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First Lady Michelle Obama
Early Life and Career
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First Lady Michelle Obama
Michelle Robinson Obama was born in DeYoung, Illinois, on January 17, 1964, to parents Frasier Robinson III and Marian Shields. She grew up in Chicago’s South Shore neighborhood with her older brother Craig, attending Chicago Public Schools and quickly joining gifted classes in elementary school.
Mrs. Obama graduated in 1981 as class salutatorian from Whitney Young High School, Chicago’s first magnet high school. She followed her brother to Princeton University in New Jersey, graduating cum laude in 1985. She earned her Bachelor of Arts degree, majoring in Sociology with a minor in African-American Studies, which informed her senior thesis: “Princeton-Educated Blacks and the Black Community.”
In 1988, Mrs. Obama received her law degree from Harvard Law School. Following graduation, she was hired by the Chicago corporate-law firm of Sidley & Austin, where she specialized in entertainment law, and was ultimately assigned as advisor to summer associate Barack Obama. After leaving Sidley & Austin in 1993, Mrs. Obama worked for the city of Chicago’s Department of Planning and later the national service organization Public Allies.
Barack Obama and Michelle Robinson were married in 1992 at Chicago’s Trinity United Church of Christ. They have two daughters, Malia and Natasha “Sasha.”
Mrs. Obama accepted the position of Associate Dean of Students at the University of Chicago in 1996, where she also served as director of the University Community Student Center. In 2002, she became the University of Chicago Hospital’s Director of Community Affairs, and was promoted to Vice President of External Affairs and Community Relations in 2005.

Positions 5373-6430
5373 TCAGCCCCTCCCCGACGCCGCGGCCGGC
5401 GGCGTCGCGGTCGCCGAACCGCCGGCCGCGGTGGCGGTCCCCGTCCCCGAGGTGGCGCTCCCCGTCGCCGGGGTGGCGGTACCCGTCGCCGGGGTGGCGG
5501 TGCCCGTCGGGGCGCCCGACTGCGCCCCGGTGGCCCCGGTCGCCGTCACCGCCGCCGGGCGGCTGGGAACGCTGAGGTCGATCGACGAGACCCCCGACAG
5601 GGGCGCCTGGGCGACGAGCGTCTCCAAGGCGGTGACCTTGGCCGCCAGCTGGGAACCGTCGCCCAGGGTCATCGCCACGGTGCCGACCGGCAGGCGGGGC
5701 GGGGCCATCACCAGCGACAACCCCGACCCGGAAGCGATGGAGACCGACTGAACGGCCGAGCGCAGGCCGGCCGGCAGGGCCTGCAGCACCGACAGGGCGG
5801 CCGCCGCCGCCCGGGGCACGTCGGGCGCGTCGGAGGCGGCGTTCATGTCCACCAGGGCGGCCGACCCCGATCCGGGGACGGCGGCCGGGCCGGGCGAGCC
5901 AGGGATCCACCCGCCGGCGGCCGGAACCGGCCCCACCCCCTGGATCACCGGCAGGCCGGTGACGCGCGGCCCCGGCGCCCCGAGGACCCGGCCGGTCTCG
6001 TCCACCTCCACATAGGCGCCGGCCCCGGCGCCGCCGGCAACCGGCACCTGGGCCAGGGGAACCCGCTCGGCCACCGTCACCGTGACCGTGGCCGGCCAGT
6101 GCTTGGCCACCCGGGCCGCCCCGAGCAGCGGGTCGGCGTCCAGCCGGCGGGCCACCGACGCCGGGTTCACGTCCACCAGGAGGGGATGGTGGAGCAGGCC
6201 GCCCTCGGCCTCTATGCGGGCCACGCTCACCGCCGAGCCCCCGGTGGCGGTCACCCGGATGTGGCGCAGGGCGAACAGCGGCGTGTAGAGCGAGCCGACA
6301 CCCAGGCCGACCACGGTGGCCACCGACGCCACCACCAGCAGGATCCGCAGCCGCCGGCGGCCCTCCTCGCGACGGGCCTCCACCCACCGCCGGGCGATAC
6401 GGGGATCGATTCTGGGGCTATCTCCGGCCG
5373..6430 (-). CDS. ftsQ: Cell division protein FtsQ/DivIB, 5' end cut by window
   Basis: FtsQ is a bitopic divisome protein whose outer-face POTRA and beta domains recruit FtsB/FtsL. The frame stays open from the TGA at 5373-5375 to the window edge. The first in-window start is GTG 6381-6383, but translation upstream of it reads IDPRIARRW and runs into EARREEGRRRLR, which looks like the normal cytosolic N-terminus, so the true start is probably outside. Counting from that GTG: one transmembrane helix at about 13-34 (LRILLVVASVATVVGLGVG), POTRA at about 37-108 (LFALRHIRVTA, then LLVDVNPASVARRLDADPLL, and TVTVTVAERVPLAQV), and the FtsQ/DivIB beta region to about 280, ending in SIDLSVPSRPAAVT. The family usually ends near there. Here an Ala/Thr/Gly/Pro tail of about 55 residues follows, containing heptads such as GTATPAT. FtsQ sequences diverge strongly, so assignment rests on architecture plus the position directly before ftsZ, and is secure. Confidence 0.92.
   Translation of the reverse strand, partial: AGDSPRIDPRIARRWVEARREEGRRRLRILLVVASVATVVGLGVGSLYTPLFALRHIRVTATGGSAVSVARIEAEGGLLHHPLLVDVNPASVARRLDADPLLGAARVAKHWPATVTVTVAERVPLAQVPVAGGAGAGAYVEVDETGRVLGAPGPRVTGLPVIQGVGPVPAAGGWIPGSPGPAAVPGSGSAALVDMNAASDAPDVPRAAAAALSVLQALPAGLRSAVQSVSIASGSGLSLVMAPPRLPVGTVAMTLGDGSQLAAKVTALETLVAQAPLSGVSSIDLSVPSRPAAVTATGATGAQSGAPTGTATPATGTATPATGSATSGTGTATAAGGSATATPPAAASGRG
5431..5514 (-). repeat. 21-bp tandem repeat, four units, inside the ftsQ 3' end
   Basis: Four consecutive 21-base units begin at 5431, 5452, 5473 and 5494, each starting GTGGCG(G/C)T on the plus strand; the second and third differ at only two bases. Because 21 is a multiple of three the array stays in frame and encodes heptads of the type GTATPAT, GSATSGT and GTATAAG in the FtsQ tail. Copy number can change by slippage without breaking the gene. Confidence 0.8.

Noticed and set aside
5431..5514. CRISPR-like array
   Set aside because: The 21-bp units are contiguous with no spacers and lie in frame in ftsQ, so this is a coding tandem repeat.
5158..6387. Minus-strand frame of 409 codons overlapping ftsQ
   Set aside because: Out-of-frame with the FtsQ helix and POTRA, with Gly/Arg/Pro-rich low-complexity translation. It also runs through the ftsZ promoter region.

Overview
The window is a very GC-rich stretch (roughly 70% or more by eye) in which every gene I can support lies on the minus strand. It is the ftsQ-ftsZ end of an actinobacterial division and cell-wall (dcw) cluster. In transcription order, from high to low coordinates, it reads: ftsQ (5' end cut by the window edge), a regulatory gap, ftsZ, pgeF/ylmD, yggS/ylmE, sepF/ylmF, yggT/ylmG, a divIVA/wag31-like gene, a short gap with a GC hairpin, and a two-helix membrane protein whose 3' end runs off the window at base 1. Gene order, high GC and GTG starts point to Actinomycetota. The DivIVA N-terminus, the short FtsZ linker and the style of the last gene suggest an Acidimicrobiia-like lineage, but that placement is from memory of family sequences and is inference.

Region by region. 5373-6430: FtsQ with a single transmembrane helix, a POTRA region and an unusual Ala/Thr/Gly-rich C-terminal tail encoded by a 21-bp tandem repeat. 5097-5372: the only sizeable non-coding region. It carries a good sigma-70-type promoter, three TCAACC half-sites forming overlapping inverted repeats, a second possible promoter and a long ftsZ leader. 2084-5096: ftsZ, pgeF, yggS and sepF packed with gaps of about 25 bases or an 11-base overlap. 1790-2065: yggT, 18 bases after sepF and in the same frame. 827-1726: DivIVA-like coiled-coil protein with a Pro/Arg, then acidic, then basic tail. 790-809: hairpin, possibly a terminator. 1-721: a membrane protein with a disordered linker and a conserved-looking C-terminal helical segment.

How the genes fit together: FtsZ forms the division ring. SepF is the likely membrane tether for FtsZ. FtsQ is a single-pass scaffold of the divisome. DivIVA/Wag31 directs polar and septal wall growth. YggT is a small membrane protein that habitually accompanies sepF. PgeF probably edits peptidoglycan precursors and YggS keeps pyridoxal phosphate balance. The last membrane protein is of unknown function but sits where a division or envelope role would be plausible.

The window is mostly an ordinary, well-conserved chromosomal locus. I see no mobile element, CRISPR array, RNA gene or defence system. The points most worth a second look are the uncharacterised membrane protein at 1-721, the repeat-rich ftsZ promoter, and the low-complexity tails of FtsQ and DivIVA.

At the 2008 Democratic National Convention, Mrs. Obama was introduced by her brother, Craig Robinson, and delivered an address to the convention.
During her husband’s administration, Mrs. Obama launched multiple initiatives. Let’s Move! targeted childhood obesity by encouraging kids to participate in physical activity and revamped US school lunches to include more nutritious food options. To illustrate healthy meal planning at home and encourage Americans to learn about where their food comes from, Mrs. Obama planted a vegetable garden on the grounds of the White House in 2009—the first since Eleanor Roosevelt’s Victory Garden during World War II. Harvest from the gardens were cooked in the White House kitchen and provided to Miriam’s Kitchen, a local organization serving the homeless community in Washington, DC.
Detailing her efforts in establishing the White House kitchen garden, Mrs. Obama published her first book, American Grown: The Story of the White House Kitchen Garden and Gardens Across America, in 2012.
In 2011, Mrs. Obama collaborated with Mrs. Jill Biden to launch Joining Forces, an initiative rallying American civilians and their organizations to support US service members and veterans and their families. The initiative used a three-prong approach—employment, education, and wellness—for organizing national efforts to provide additional tools to the US military community.
The Reach Higher initiative encouraged all American students to aspire to education beyond high school, through training programs, community college, or university. Expanding her educational goals to the international level, the Let Girls Learn program drew together resources from the US Department of State, US Agency for International Development, Peace Corps, Millennium Challenge Corporation, and US President’s Emergency Fund for AIDS Relief (PEPFAR) to empower young girls across the world to secure a quality education.
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